arketing practitioners and theorists have recognizedthe limited ability of marketing research to generate inno-vative product concepts. A common complaint of manag-ers is that marketing research does not allow them to decidewhether a radical innovation will succeed in the market-place or not. Consumers can discuss potential innovationsin focus groups and respond to surveys, and the results willbe repeatable. But managers still feel as though the resultsare insufficient to understand what consumers will do. Inmany cases, a product has failed even though extensive re-search showed customers had the need and favorable quan-titative concept tests showed the product met the need.Other times, competitors have been able to innovate in so-called saturated markets where management believed thatno need existed for a new product. Therefore, most manag-ers end up believing that managerial intuition is better thancustomer research for the case of innovative concepts.Most market researchers and strategic theorists would al-low that the limit has to do with the capability of consumers tosay what they really want or to predict how they will really be-have. According to Gary Hamel and C.K. Prahalad, “[M]arketresearch carried out around a new product or service conceptis notoriously inaccurate … and is of little use in helping acompany better target its development efforts around emerg-ing markets.” (See Additional Reading) With new ideas, tech-nologies, and innovations of any kind—with anythingunfamiliar to a particular market—research cannot determinehow people will act. Leonard, Wyner, and others have led in-novative thinking around research for unknown customer cat-egories. They have shown us the importance of understandingcustomers’ “unarticulated needs” through customer observa-tion and by using more than one conventional technique toinvestigate issues that customers will have a difficult timeexpressing.In observing market research directed toward new-prod-uct generation in more than 100 high-performance compa-nies over the past five years, we have learned that mostcompanies receive weak results because they attempt to lis-ten for one, single consistent voice from customers, onethat clearly expresses a need for a particular product. Theproblem with this approach is that it completely misses akey resource that qualitative customer interviews can pro-vide. Namely, research can identify those areas in custom-ers’ lives related to a product category where customersexpress conflict or ambivalence. Such ambivalence coversnot only what they need from the product category, but alsotheir goals and the meaning they receive from the categoryin the context of the rest of their lives. These ignored ex-pressions present opportunities for producing market-creat-ing innovations that most companies today overlook.In this article, we first present an expanded view of cus-tomers’ needs that will allow researchers to explore theconflicts among certain kinds of values since these conflictslie behind the ambivalences and inconsistent expressions.We then present techniques, which we call “ArticulativeInterviewing Techniques,” that can be used along with cus-tomer observation and other market research techniques touncover value conflicts. Finally, we show how findingsfrom articulative interviews can be used to design innova-tive product concepts. Managers do not need to rely on in-tuition alone; customers can in fact reveal quite a bit aboutthe directions in which they are changing and, conse-quently, about new products they will bring into their lives.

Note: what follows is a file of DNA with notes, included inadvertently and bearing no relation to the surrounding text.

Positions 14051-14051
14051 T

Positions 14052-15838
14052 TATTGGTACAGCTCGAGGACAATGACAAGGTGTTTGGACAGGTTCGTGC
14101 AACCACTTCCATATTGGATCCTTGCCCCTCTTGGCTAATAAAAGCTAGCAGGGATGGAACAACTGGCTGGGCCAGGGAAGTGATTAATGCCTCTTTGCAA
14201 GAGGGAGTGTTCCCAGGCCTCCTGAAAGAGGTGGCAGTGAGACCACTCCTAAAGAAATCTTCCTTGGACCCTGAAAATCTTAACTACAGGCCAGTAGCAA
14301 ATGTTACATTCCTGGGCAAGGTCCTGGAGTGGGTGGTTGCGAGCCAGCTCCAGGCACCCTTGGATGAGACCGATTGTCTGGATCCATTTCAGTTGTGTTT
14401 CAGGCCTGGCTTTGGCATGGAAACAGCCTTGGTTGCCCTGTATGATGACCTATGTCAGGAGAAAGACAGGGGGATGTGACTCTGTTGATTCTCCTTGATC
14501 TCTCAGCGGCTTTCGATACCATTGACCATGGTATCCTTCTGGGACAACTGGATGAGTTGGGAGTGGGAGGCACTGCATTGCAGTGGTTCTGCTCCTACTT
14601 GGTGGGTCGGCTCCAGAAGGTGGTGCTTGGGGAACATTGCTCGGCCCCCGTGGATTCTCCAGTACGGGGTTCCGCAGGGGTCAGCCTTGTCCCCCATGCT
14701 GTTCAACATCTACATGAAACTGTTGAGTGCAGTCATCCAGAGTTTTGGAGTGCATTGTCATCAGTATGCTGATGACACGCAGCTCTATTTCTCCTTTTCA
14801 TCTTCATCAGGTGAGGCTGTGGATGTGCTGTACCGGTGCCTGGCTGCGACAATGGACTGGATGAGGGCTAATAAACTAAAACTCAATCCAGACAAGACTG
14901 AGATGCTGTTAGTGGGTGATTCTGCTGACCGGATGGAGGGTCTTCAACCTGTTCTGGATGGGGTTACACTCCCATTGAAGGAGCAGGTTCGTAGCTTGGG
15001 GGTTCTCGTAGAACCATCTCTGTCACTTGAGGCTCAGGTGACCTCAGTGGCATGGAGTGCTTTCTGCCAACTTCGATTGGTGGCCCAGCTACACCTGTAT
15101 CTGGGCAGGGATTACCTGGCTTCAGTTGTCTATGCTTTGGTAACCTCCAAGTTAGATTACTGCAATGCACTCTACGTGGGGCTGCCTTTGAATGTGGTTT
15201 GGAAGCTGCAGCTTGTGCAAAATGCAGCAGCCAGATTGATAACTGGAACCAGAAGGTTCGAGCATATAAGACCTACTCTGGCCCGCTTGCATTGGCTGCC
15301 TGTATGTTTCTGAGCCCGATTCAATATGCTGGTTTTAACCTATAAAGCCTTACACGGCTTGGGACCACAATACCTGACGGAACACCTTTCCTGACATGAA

ANNUAL EDITIONS